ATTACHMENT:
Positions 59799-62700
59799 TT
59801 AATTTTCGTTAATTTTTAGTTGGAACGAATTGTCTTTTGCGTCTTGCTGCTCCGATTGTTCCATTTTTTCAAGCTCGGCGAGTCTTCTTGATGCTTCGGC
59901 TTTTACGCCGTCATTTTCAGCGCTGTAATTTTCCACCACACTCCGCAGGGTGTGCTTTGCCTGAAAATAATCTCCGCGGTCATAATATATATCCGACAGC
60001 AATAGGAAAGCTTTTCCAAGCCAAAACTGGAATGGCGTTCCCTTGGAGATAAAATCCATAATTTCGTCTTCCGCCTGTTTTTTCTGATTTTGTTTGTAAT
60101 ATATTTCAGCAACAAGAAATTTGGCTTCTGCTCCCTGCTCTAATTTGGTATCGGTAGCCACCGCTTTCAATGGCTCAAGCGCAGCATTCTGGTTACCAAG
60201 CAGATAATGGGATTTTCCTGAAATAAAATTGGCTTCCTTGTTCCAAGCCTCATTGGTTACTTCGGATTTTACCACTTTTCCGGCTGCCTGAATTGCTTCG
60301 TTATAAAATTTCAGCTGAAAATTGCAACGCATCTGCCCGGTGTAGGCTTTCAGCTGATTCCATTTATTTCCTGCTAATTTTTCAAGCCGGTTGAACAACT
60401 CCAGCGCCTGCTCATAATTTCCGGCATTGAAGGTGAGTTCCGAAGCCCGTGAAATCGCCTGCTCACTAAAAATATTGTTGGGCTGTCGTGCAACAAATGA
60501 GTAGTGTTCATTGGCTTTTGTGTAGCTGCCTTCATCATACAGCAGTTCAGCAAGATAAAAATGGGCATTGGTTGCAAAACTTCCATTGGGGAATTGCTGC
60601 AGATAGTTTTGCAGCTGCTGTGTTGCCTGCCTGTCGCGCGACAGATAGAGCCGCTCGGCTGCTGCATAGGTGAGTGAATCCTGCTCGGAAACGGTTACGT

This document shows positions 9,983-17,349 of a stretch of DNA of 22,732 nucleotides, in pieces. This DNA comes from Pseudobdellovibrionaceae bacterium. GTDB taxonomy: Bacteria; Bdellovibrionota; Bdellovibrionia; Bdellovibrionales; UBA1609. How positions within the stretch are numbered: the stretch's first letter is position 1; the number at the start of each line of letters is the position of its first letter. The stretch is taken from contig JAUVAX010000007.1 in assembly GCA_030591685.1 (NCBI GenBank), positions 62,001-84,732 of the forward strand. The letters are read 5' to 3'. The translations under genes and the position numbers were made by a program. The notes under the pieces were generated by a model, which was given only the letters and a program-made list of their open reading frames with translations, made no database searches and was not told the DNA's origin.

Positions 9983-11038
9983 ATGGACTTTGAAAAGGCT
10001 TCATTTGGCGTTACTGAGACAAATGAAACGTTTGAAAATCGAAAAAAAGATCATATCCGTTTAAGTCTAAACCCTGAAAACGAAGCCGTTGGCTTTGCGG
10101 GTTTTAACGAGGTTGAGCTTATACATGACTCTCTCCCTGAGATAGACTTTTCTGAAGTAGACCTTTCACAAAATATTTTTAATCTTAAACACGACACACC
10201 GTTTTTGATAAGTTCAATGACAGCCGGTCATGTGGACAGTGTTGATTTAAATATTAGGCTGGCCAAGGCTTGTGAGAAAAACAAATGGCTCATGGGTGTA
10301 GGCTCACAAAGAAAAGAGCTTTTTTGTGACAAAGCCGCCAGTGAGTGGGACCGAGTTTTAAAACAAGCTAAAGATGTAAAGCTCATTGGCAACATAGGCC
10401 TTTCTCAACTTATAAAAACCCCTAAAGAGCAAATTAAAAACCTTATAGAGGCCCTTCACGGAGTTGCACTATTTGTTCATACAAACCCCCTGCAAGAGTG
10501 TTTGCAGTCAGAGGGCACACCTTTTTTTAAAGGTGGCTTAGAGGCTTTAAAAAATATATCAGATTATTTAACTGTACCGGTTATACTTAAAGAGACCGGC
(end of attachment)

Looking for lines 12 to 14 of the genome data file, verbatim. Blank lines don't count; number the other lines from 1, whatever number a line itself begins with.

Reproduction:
This document shows positions 9,983-17,349 of a stretch of DNA of 22,732 nucleotides, in pieces. This DNA comes from Pseudobdellovibrionaceae bacterium. GTDB taxonomy: Bacteria; Bdellovibrionota; Bdellovibrionia; Bdellovibrionales; UBA1609. How positions within the stretch are numbered: the stretch's first letter is position 1; the number at the start of each line of letters is the position of its first letter. The stretch is taken from contig JAUVAX010000007.1 in assembly GCA_030591685.1 (NCBI GenBank), positions 62,001-84,732 of the forward strand. The letters are read 5' to 3'. The translations under genes and the position numbers were made by a program. The notes under the pieces were generated by a model, which was given only the letters and a program-made list of their open reading frames with translations, made no database searches and was not told the DNA's origin.

Positions 9983-11038
9983 ATGGACTTTGAAAAGGCT